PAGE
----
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Abstract: Geology and Hydrocarbon Potential of the Nation River Basin and Yukon Thrust, East-Central Alaska and Canada


The Kandik area of east-central Alaska has long attracted attention as a potential petroleum province due to the presence of numerous surface bitumen seeps, excellent hydrocarbon source rocks, and an extensive Mesozoic to Paleozoic stratigraphic section. The area includes the Nation River basin, a half-graben of Tertiary age, and the Yukon Thrust, a major east-directed overthrust extending from the US about 8 miles into Canada. Geological, geochemical, and geophysical work was conducted across the US-Canada border to evaluate the hydrocarbon potential in Alaska and adjacent Yukon Territory. Prospective plays include Tertiary and pre-Tertiary traps in the Nation River basin in the US, and potential sub-thrust traps beneath the Yukon Thrust in the US and Canada. The prospective areas are remote from roads and infrastructure and are currently undrilled.

This study includes helicopter-supported field mapping over about 400 mi2, stratigraphic analysis, structural cross-sections, source rock geochemistry, one seismic line in the Nation River basin, regional gravity surveys and modeling, outcrop rock density, surface soil geochemistry, age dating, and fission track analysis. The data was collected in 1982-1992 by Arco Alaska, Inc., to evaluate the hydrocarbon potential of Doyon, Limited, lands and adjacent areas. This effort was extended from Alaska into the Yukon Territory because the US-Canada border bisects the Yukon Thrust, a dominant structural feature with at least 20 miles of eastward movement, emplaced Precambrian Tindir Group over Cretaceous and older rocks. Working in similar detail on both sides of the international border allows the Yukon Thrust system to be evaluated as a kinematic whole.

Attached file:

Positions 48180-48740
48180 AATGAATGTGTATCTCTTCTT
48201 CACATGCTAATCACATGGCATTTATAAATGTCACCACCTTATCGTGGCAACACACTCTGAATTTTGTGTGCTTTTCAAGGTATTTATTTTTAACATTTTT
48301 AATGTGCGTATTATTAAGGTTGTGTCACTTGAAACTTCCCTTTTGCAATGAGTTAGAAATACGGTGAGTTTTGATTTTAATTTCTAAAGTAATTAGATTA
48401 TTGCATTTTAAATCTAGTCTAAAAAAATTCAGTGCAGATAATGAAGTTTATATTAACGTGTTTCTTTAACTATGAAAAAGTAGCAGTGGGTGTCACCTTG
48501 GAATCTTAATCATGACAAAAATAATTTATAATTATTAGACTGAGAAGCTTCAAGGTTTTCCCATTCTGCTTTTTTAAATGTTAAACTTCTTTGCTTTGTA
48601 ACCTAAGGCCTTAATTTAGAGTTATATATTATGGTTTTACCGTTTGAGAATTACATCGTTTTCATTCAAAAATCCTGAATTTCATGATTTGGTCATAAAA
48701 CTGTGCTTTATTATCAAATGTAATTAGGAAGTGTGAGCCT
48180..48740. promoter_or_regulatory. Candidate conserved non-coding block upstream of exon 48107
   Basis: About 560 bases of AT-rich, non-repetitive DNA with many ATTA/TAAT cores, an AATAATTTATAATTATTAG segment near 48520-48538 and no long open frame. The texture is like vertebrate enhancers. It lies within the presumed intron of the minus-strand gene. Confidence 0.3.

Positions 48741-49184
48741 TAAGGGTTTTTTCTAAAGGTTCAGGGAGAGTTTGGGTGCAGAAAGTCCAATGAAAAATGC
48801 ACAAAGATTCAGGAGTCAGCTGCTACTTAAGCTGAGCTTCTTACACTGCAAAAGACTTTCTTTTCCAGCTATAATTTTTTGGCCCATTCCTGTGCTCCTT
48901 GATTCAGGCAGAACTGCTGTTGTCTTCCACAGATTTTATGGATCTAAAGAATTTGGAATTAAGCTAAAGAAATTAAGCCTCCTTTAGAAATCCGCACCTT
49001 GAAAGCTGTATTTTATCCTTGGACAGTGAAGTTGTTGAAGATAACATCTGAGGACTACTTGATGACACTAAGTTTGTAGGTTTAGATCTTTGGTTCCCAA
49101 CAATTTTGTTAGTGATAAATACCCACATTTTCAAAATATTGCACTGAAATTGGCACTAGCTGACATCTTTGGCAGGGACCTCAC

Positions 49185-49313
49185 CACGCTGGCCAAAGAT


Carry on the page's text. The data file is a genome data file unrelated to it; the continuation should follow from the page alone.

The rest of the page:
Two general areas were identified with hydrocarbon potential: the Nation River basin in Alaska and the Yukon Thrust in both Alaska and Yukon Territory. The Nation River basin play involves Tertiary sands as well as possible pre-Tertiary thrust rollovers beneath the Tertiary sediments. Bitumen veins up to 4 inches thick occur along the southeast margin of the Nation River basin, usually closely associated with Triassic Glenn Shale Formation. Geochemical analysis shows the bitumen is not biodegraded and was generated from the Glenn Shale, the equivalent rock unit in this area to the Shublik Formation, a prolific source rock on the North Slope of Alaska. The Glenn Shale at Michigan Creek, about 8 miles southwest of the Nation River basin, is 600 ft thick and contains an average TOC of 3.5%, and an average HI of 500. At the south end of the Nation River basin at Hard Luck Creek, 480 ft of Glenn Shale is exposed and averages about 2% TOC. HI values increase from 100-200 at the base to 300-420 at the top of the exposed section with an overlying covered interval. A seismic line about 8 miles long in the Nation River basin shows a half graben shape and hints of possible pre-Tertiary thrust structures. Bouguer and residual gravity maps show that the basin can be divided into a deeper basin to the south and a smaller, shallower basin to the north. The second derivative gravity map highlights the basin margins as well as several potential structures within the basin that may correspond to pre-Tertiary thrust features.

The Yukon Thrust spans the US-Canada border and is composed of upper plate Precambrian Tindir Formation overlying Cretaceous Monster Formation and older rocks in the lower plate. The presence of lower plate Paleozoic rocks is confirmed by gravity modeling which incorporates density measurements from 1100 outcrop samples. Bitumen occurs in the upper plate primarily along faults that allow vertical migration to the surface. Bitumen is also found in scattered localities in the footwall rocks in Canada. These solid hydrocarbons evidently originate from Paleozoic source rocks, such as the Calico Bluff, McCann Hill Chert, and Road River Formations, which in outcrop show good hydrocarbon source potential. The Glenn Shale Formation, mapped as Shublik in Canada, is missing over a wide area at the front of the Yukon Thrust and is also likely absent beneath at least some of the Yukon Thrust. The Glenn Shale was removed by a late Triassic or younger unconformity that also thinned and removed the Permian Tahkandit Limestone at the front of the Yukon Thrust. Reservoir rocks beneath the Yukon Thrust are likely Paleozoic carbonates, including the Ogilvie Formation which contains bitumen in a reef facies outcrop and is a gas reservoir in the Eagle Plains basin in Canada. Several mapped surface anticlines in the upper plate of the Yukon Thrust may be indications of sub-thrust traps.

AAPG Search and Discovery Article #90937©1998 AAPG Annual Convention and Exhibition, Salt Lake City, Utah